Recently I had the absolute pleasure of babysitting my two young granddaughters, ages three and four.
As we celebrated summer with ice cream, swimming and fun at the park, I reflected on (what seems like) the inevitable stories we hear each year – a child dying after being left in a hot car. I cannot fathom what the families of these children go through after such a tragedy.
Of course there are potential charges associated with leaving a child (or pet) in a hot car – endangering children, cruelty to animals etc., but nothing can be as bad as suffering a horrific loss and knowing it was preventable.
According to www.kidsandcars.org
, an average of 38 children die each year from heat-related deaths in cars. Story after story is featured. A change in routine, a memory lapse, a shift in focus can have devastating effects.
As we kick-off summer, it’s important to slow down. Nothing can be taken for granted when the stakes are so high.
As tempting as it may be, NEVER leave children or pets in a car even for “just a few minutes” while you run an errand. Cracked windows do not help. Getting children in and out of a car seat is sometimes a hassle, but on a 75-degree day, a car can reach in excess of 100 degrees in just 10 minutes. Remember, children heat up faster than adults, and pets have a higher body temperature than people, and don’t cool down as efficiently.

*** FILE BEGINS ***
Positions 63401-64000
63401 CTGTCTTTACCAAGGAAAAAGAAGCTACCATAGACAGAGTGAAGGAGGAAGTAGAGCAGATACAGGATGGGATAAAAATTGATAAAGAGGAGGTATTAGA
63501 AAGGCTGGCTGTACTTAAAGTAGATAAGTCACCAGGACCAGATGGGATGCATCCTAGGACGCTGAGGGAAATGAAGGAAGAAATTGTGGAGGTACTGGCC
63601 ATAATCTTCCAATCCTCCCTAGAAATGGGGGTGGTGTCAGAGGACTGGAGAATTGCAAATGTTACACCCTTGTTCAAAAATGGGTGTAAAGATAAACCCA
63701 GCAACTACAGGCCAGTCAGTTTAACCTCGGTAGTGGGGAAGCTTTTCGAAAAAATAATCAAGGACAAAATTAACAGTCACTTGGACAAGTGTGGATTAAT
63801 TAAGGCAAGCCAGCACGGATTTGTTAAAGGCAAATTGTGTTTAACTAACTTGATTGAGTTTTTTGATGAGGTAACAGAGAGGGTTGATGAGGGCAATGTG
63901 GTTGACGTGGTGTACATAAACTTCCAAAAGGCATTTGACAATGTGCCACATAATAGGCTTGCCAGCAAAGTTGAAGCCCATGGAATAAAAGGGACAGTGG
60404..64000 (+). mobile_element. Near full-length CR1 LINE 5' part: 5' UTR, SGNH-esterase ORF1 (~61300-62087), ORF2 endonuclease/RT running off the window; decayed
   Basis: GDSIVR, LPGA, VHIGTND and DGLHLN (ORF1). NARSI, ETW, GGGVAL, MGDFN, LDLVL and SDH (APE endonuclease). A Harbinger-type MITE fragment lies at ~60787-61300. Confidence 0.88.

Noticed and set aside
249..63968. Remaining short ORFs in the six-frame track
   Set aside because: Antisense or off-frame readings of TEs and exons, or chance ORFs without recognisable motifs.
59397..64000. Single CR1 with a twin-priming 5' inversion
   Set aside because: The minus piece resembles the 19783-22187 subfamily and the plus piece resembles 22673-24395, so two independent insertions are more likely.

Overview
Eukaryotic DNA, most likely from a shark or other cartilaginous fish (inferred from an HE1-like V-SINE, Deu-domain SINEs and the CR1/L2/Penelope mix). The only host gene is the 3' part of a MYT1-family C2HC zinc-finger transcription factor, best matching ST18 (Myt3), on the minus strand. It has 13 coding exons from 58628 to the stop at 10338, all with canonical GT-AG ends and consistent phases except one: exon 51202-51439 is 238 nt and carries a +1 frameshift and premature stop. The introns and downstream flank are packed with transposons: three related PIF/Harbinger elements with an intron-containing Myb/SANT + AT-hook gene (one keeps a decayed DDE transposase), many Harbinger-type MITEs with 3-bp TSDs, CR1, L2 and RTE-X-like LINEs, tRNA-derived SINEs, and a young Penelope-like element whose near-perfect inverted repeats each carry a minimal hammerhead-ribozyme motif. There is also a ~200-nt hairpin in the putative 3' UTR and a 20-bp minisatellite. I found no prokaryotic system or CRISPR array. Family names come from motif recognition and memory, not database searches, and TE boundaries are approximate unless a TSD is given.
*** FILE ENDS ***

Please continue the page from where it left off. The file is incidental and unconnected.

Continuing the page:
So what can we do? Some tips include putting something like a cell phone, purse, or ID badge in the backseat. That way you will be forced to open the back door and do a double check.
Keep a stuffed animal in an unoccupied car seat. When the child is in the car seat, the stuffed animal goes in the front seat as a reminder.
Make arrangements with your daycare provider to call you if your child is not dropped off. Keep car doors and windows locked so children cannot play in a hot car and become trapped. Paying at the pump and going through the drive through are safer than going into a store and leaving children behind.
When it comes to your pets, love them enough to leave them home. And finally, if you see a child or animal in a hot car, get involved and notify authorities. It’s best to play it safe, and you may just save a life.